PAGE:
Tropical Storm Bill moved slowly over inland Texas on Tuesday, bringing another round of heavy rain to a state weary from recent deadly floods, evacuations and washed-out roads.
The storm came ashore shortly before noon along Matagorda Island with maximum sustained winds of 60 mph before starting to weaken Tuesday afternoon, according to the National Hurricane Center in Miami. By Tuesday night, it was located about 45 miles north of Victoria, in South Texas, with maximum winds of 40 mph.
Typically tropical storms gather power from the warm waters of the ocean and weaken over land, but meteorologist Victor Murphy of the National Weather Service in Fort Worth said it was plausible this one could regain strength. The Texas soil remains saturated from last month's historic rainfall, meaning the phenomenon scientists call the "brown ocean" effect is "still on the table," Murphy said.
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Personnel from the Federal Emergency Management Agency who were sent to Texas and Oklahoma after severe flooding over Memorial Day weekend will remain in the region to help prepare for Tropical Storm Bill and help clean up in its aftermath, White House spokesman Josh Earnest said.
"I'm not afraid; we've had so many storms," said Maria Cedillo, who stopped by fishing boats docked in Corpus Christi on Tuesday to buy crabs. "When there's a big one coming we move out. But this isn't one of them."
According to projections by the National Weather Service, average rainfall through noon Wednesday for portions of Texas will be 3 to 6 inches, but some isolated areas could see up to 12 inches. After last month's historic rains and floods, the forecast was expected to complicate ongoing flood-containment efforts.
Major flooding could occur along the Trinity River as it extends through East Texas, according to the weather service, with one portion northeast of Houston nearly 4 feet above flood stage Tuesday. The Guadalupe River north of Corpus Christi also is swollen as it ran more than 5 feet above flood stage.
"We're more vulnerable to flooding right now than usual because we just got through the wettest month on record," Texas state climatologist John Nielsen-Gammon said.
Galveston County officials already have directed voluntary evacuation of the low-lying Bolivar Peninsula, where Hurricane Ike wiped out most structures in 2008. School districts from Galveston to the Houston suburbs canceled Tuesday's classes and the Coast Guard closed waterways and prohibited the use of smaller vessels. The National Weather Service has issued flash flood warnings for many coastal areas and tornado warnings for other areas.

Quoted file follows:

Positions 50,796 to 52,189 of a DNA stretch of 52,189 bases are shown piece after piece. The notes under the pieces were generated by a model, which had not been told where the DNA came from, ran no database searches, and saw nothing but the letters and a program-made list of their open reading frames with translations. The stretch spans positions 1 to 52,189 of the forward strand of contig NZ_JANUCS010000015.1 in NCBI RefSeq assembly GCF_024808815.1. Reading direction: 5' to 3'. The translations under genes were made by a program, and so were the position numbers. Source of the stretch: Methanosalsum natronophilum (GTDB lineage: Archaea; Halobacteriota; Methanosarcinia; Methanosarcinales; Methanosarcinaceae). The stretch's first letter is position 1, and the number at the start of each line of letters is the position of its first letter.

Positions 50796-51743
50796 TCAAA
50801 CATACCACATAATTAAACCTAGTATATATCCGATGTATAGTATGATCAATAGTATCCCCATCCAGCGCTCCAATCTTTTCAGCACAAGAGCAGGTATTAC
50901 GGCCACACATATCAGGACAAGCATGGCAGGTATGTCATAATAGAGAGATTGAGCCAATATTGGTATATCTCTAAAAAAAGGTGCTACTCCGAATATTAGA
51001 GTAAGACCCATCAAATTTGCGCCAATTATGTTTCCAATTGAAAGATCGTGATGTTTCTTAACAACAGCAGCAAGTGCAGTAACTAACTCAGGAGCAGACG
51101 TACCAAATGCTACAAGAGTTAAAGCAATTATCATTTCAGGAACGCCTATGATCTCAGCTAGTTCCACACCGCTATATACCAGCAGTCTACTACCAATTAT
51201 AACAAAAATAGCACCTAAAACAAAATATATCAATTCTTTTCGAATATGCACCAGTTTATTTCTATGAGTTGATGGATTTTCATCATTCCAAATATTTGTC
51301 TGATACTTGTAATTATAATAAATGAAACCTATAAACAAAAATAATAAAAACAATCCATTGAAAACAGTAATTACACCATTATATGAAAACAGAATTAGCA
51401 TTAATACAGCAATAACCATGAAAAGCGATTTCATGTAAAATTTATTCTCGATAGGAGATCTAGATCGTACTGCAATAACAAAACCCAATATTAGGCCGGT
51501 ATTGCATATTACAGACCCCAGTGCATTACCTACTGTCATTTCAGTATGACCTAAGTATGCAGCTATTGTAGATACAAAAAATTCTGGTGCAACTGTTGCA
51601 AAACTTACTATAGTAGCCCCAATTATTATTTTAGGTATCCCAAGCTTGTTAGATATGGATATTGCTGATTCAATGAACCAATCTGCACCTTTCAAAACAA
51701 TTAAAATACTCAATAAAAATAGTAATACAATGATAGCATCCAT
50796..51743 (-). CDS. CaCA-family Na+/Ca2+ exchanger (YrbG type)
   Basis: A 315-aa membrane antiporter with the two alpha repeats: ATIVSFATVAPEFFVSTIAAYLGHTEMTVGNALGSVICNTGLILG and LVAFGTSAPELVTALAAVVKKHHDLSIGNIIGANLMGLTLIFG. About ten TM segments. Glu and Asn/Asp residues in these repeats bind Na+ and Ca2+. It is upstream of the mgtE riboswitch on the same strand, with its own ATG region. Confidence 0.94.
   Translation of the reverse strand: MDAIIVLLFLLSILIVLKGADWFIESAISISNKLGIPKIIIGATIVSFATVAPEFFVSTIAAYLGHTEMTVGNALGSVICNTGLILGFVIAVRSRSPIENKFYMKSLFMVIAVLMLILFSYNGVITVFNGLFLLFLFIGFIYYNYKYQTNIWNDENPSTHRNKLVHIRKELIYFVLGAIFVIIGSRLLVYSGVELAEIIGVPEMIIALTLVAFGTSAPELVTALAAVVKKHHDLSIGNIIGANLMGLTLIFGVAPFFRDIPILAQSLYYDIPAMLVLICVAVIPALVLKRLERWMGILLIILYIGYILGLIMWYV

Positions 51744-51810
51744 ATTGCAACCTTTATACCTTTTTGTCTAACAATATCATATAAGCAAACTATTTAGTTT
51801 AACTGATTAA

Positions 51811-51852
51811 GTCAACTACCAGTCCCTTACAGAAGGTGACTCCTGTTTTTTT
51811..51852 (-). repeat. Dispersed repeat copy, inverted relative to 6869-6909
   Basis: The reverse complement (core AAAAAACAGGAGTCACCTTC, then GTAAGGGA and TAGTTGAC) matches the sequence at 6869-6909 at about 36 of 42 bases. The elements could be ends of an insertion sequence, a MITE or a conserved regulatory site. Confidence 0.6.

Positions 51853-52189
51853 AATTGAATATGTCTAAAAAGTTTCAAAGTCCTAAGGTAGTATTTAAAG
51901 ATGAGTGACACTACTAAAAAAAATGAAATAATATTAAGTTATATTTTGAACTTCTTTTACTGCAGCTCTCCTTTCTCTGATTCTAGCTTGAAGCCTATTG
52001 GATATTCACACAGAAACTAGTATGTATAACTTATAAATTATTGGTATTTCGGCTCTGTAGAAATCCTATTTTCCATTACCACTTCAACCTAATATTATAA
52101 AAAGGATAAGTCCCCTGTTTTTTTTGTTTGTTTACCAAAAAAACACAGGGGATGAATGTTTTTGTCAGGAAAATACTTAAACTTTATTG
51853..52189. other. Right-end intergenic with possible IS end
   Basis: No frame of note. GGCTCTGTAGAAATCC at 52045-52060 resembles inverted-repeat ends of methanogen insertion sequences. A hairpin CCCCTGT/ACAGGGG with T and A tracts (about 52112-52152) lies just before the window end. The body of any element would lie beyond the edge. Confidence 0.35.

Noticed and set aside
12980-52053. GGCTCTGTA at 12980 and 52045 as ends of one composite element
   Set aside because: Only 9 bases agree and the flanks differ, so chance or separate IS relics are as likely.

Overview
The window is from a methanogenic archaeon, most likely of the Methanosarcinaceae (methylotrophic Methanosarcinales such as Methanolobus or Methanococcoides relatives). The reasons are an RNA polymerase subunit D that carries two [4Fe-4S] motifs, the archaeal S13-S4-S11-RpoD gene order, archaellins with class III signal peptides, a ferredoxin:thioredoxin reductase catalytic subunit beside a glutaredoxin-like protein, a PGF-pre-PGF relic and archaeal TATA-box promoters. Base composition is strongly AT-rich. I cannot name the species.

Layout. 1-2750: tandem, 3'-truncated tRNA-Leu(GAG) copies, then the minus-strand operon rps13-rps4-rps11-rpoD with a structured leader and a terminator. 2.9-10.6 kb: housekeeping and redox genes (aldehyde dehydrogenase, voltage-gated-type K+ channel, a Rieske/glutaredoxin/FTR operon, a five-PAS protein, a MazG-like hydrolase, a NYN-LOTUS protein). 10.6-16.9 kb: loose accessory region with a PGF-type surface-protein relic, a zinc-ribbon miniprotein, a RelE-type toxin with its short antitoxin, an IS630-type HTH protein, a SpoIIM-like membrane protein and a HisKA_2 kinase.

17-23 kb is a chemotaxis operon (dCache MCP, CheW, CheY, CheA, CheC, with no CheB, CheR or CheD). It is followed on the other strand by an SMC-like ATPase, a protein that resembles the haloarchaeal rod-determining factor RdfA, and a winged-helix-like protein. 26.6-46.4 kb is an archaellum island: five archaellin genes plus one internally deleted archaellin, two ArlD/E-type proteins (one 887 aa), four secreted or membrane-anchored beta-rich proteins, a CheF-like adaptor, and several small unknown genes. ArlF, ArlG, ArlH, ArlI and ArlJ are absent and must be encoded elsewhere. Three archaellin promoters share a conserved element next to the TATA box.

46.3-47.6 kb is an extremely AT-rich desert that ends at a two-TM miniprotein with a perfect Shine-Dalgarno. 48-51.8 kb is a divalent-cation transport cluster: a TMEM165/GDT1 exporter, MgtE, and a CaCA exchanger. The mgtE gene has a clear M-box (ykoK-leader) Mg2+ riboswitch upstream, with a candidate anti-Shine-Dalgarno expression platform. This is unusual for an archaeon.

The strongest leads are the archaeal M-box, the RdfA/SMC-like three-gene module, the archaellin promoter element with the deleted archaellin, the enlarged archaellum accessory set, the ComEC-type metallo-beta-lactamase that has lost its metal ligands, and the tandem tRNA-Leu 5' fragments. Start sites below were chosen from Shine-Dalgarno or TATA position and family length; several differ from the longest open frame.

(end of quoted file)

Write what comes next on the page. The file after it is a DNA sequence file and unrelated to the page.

The ground remains waterlogged in many parts of Texas so it's unable to absorb much more rain, he said, and that increases the likelihood of flooding.
Nielsen-Gammon said it's not unusual for tropical storms to swarm Texas in June, but he notes it's the early-season storms that are responsible for about a third of "extreme rainfall events," meaning 20 inches or more of rain in a single weather event.
An average statewide rainfall of nearly 9 inches was recorded in May, he said, which is more than 2 inches above the previous record.
Memorial Day weekend storms brought widespread flooding to Oklahoma and Texas, killing more than 30 people. At one point last month, 11 inches of rain fell in some parts of the Houston area, resulting in flooding that damaged thousands of homes and other structures and forced motorists to abandon at least 2,500 vehicles across Houston.
Rafael Lemaitre, spokesman for the Federal Emergency Management Agency, said FEMA has paid nearly $38 million this year in Texas flood insurance claims, with the vast majority associated with last month's deluge.
More than 10 inches of rain fell over a 30-day period across nearly the entire central and eastern portions of Texas -- from the Panhandle south to the Mexico border. Isolated areas received 15 to more than 20 inches.
Those wet conditions could help strengthen the storm, according to Marshall Shepherd, director of atmospheric sciences at the University of Georgia.
While tropical storms usually gather power from the warm waters of the ocean and then weaken once they move over land, NASA-funded research has shown some storms can actually strengthen over land by drawing from the evaporation of abundant soil moisture, Shepherd said. The phenomenon is known as the "brown ocean" effect.
"All the things a hurricane likes over the ocean is what we have over land right now," said Shepherd, one of the principals who conducted the research.
On Monday, portions of the Red River were near or above flood stage as it runs between Oklahoma and Texas and then extends into Louisiana.
Associated Press writers Seth Robbins in Corpus Christi, Texas, Allen Reed in Little Rock, Arkansas, and Darlene Superville in Washington, D.C. contributed to this report.